The journey on which he gets there was good to read, and I imagine it’s why a lot of Game of Thrones book readers continue to watch the TV series (other than some parts of the TV version not being in the books) is that although they know what’s eventually going to happen a lot of the time, they still enjoy where the producers of the show take the books and present it to us as we sit on our couches and watch the epic fantasy unfold. Personally, I feel that knowing the end result kind of nullifies a lot of the twists and turns that many stories make, and looking back on the story of Mists of Pandaria I feel that this expansion was a prime example of that.

We’re greeted at the start of the expansion with the pre-expansion event of the Destruction of Theramore, Garrosh’s plan to get all of the Alliance’s generals and leaders into one place and them drop a devastating mana bomb on the city, further separating the Horde and Alliance ties, especially severing any kind of diplomacy Jaina had with the Horde. Shortly afterwards, a massive continent was discovered in the mists south of the Maelstrom in the Great Sea when Horde ships were attacking Alliance ships – one of which carrying Anduin Wrynn.

Paint this new continent red

The first couple of months of the expansion was us, both Horde and Alliance taking part in a small task force set out to explore this new continent. Of course, with residual animosity between the two factions, we recruited the Hozen and Jinyu,clashed and caused the ancient horrors of Pandaria, the Sha, to resurface on this new continent. The rest of the first few months were to clean up after ourselves and defeat the six prime sha that the last emperor of the Pandaren Empire locked away many years ago.

Once the bulk of Horde and Alliance forces made landfall a couple of months after the players had, a small chain of events followed concerning Garrosh’s attempts at creating a weapon capable of crushing the Alliance – pretty standard follow-up to what he attempted in Theramore. To this, he tried to use the Divine Bell, fabled to have increased the strength of the user’s warriors by fueling their hatred and anger while also striking fear and doubt into its enemies. The Alliance got their hands on the Bell before Garrosh, but that didn’t stop him from sending agents into Darnassus and stealing it for his own use. Anduin Wrynn ended up stopping Garrosh in this particular path of conquest by shattering the Divine Bell with an artifact known as the Harmonic Mallet.

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A secondary plot started in the Jade Forest of the Mogu returning, a powerful race that had enslaved the Pandaren over 12000 years ago before being defeated. This storyline continued through most zones in Pandaria, alongside a renewed ancient alliance with the Zandalar trolls. In Kun-Lai Summit, players are sent on a wild goose chase across multiple mogu tombs and ruins, only to find that the Zandalar have resurrected the first emperor of the Mogu Empire, the Thunder King Lei Shen. After several months in the Pandaria campaign, after the sha were neutralised, this Thunder King had returned to his island stronghold known as the Isle of Thunder and had gotten to work uniting the scattered Mogu clans, enlisting the aid of his ancient Zandalari allies, and re-awakened the horrors his people had engineered in order to re-conquer and crush Pandaria (with a Zandalar secondary plan for taking on the rest of Azeroth).

After the assault on the Throne of Thunder, both Alliance and Horde came away with artifacts and powers that strengthened both factions – the Horde made use of the anima technology and the Alliance gets to empower Jaina’s staff with the powers of the Thunder King. Now imagine that we didn’t have the leak from BlizzCon ’11 that Garrosh was the final boss of Mists. After all of this, it would have been very interesting to see in patch 5.3 to see events such as Battlefield: Barrens, Secrets of Ragefire scenario, the digging up of the Vale of Eternal Blossoms and Dark Heart of Pandaria scenario. We could have assumed that the Horde and Alliance would continue to come to blows, as that’s what we’ve essentially been doing since the Wrathgate event back in the Lich King expansion, but for the Darkspear to go in all out rebellion against Garrosh and end up causing civil war – that might have been an interesting surprise to see.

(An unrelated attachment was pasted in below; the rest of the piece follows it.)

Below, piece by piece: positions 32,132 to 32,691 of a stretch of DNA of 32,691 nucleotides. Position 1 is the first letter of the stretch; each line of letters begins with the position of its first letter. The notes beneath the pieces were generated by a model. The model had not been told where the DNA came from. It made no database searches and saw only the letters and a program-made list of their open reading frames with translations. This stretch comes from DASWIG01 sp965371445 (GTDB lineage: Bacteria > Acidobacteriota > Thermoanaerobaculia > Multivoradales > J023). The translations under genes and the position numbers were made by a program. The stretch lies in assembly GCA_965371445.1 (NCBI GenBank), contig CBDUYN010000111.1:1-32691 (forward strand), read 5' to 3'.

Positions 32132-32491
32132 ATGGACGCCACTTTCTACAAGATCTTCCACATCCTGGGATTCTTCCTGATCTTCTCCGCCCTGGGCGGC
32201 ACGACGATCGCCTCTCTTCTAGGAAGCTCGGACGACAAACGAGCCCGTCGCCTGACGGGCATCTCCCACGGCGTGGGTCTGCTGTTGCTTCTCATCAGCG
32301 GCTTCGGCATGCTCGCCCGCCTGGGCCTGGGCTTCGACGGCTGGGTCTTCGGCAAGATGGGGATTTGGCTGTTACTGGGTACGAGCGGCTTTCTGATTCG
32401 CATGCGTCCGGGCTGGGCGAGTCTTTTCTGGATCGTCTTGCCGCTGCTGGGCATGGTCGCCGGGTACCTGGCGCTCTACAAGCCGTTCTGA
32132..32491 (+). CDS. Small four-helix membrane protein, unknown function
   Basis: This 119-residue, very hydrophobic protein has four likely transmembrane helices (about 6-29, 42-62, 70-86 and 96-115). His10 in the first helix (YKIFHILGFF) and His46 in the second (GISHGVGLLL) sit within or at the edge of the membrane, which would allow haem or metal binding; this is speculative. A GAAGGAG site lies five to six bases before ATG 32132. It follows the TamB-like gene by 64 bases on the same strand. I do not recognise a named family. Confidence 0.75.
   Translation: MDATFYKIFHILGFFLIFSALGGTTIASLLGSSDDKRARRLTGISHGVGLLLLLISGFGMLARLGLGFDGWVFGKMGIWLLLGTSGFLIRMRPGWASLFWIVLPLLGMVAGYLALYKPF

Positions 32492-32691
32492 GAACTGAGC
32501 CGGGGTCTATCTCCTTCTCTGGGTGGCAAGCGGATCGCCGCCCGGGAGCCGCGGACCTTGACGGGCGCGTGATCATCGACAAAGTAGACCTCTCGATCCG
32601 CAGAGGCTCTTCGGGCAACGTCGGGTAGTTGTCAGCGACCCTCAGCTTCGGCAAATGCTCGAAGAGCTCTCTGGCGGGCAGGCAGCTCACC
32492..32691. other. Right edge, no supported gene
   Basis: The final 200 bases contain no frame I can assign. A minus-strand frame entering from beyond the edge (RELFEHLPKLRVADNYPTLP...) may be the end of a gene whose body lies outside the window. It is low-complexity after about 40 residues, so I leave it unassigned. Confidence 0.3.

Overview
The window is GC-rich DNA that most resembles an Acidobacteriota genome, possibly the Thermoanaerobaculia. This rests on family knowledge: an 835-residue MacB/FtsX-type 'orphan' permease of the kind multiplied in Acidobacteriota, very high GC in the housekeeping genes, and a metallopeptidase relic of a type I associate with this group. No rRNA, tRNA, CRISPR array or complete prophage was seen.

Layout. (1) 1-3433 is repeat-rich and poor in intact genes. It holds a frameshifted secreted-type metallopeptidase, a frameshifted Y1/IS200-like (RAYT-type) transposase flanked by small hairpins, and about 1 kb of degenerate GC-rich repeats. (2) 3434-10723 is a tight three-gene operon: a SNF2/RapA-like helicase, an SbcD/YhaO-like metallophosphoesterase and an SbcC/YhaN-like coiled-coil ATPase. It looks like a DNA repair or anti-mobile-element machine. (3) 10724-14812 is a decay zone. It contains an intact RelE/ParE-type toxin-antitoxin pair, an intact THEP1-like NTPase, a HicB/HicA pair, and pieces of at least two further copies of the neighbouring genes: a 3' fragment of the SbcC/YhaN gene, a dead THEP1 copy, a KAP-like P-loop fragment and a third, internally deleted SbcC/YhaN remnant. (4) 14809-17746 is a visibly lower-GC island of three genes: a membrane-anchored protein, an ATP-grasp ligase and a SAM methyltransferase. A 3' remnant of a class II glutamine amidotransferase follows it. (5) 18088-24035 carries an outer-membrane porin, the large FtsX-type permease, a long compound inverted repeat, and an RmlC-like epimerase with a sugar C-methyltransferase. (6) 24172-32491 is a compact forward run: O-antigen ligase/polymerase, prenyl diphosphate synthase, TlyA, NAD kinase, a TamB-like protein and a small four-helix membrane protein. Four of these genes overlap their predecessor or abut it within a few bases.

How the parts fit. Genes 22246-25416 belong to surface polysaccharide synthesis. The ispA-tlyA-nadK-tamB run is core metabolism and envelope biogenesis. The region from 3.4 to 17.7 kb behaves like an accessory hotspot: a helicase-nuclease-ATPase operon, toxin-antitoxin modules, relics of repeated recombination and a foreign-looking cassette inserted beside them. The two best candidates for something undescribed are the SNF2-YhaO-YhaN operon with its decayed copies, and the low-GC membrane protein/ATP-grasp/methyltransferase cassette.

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Had we not known that Garrosh was the end boss of Mists, would we be even more up in arms right now that there’s such a long span of no content? Could it have given Blizzard a bit of opportunity to have created an extra filler raid (as much as we adore them) to explore races like the Yaungol in more detail, or chase off some more Zandalar trolls after the defeat of Lei Shen? Knowing that he was the final boss just left me feeling throughout the entire expansion “So what is Garrosh going to do that gives both factions the desire to kill him, not just the Alliance?” Segregating Orcs from the rest of the Horde in Cataclysm wasn’t enough. Trusting Magatha Grimtotem, silent enemy of Cairne Bloodhoof, to enchant Gorehowl in his mak’gora against Cairne and ending up killing him wasn’t enough. Going against honourable combat – the very foundation of morals most of the Horde follow – in the destruction of Theramore wasn’t enough. Attempting to assassinate Vol’jin in 5.1 wasn’t enough. Killing off anyone and blowing up Razor Hill’s inn because people spoke against him as outlined in the Shadows of the Horde novel wasn’t enough. All of these slowly built up into the rebellion in 5.3, but the real kick that got Alliance, Horde AND Pandaria’s participation against the Warchief was the destruction of the Vale and consumption of an Old God’s heart. Ever since BlizzCon 2011 I’ve been following the story on both factions, just trying to piece together the different clues that ultimately led up to the big picture we all knew to expect in the Siege of Orgrimmar.

This is why I’m so far looking forward to Warlords of Draenor. We don’t know who the end boss is: as far as the warlords themselves go, we’re already killing off Ner’zhul, Blackhand and Kargath Bladefist in the first few months of the expansion. Durotan is for the moment allied with the playable Horde. That leaves Kilrogg Deadeye (though I believe I read somewhere that we’ll be confronting him in the Bonetown scenario), Grommash Hellscream and Gul’dan. This leaves plenty of speculation as to where the expansion will take us, and what encounters we might end up fighting against. I’d imagine that with 5 of the 7 featured Orcish Warlords being taken care of in the first patch, that we’ll either see Grommash as the fourth boss in the final raid or that we’ll be taking care of the rest of them fairly quickly, with a side-raid concerning the Spires of Arak and then dealing with whatever Gul’dan has gotten us into.